Tied by Thankfulness

Thankfulness unifies. As we read through Colossians 3, noting where thankfulness is mentioned, it seems clear that thankfulness seems to describe a characteristic of all the “clothing” talked about in this scripture.

Colossians 3:15-17 especially gets at the role of thankfulness in our New Nature Relationships.

Thankful

Every time we’re told to live out our new natures, a call to thankfulness is also issued. This tells us that not only do we need to take off the clothing of our old nature (v. 9) and put on the clothing of our new nature (v. 10), we are to also demonstrate thankfulness while we live lives where the love of Christ flows out from within us into our New Nature Relationships.

DISCUSSION: How can we infuse our New Nature Relationships with thankfulness?

Dress for Success in Relationships

494936_88709934While my13-year-old may not always, hopefully most of us put on clean clothing regularly. Feeling clean and fresh often motivates in a positive direction for the day ahead. In fact, one of the main suggestions for recovery from depression involves showering and putting on clean clothes every day.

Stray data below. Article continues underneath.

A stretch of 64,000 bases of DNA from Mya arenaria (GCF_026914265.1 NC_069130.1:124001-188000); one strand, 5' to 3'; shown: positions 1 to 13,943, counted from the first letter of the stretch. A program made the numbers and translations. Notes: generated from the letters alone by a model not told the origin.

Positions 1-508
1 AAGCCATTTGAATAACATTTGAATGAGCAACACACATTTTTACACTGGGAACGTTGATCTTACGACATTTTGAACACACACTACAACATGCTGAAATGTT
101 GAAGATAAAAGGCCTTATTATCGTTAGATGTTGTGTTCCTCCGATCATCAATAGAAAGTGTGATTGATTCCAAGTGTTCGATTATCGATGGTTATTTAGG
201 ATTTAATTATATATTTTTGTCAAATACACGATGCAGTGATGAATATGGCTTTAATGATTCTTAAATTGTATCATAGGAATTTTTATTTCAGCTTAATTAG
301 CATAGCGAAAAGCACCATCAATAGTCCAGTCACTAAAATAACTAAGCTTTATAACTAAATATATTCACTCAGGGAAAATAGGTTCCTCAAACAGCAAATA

Wearing clothing appropriate for the situation is also important. I won’t exercise in a dress, and I don’t wear my exercise clothes to church. Also, consider the fact that students often perform better on tests when they dress up. Appropriateness in what we wear impacts how we feel about ourselves and shows the importance we place on an activity.

Another example involves getting new clothes, which often revives a stale season of life. Most women (along with their husbands) understand that a new piece of clothing can brighten a woman’s day.

While these changes of clothing are temporary, many seek long-term happiness in changing what they wear physically. In reality, though, our physical clothing has limited impact on our long-term reality.

New Nature Clothing

Our spiritual clothing works in similar ways to our physical clothing, but it holds far greater and more long-term impact. In fact, when our internal clothing reflects that of our new nature in Christ, we discover an eternal perspective that transforms our living, growing and connecting.

Consider how, based on Colossians 3, our new nature clothing impacts us not only individually but also in every relationship.

  • New nature clothing represents a growing knowledge of Christ. (v. 10)
  • The right spiritual clothing creates peace that rules the heart. (v. 15)
  • Style and social position don’t matter with new nature clothing. (v. 11)
  • Continued thankfulness renews & refreshes the “outfit.” (vv. 15-17)
  • Love completes the “look,” bringing unity to the whole “outfit.” (v. 14)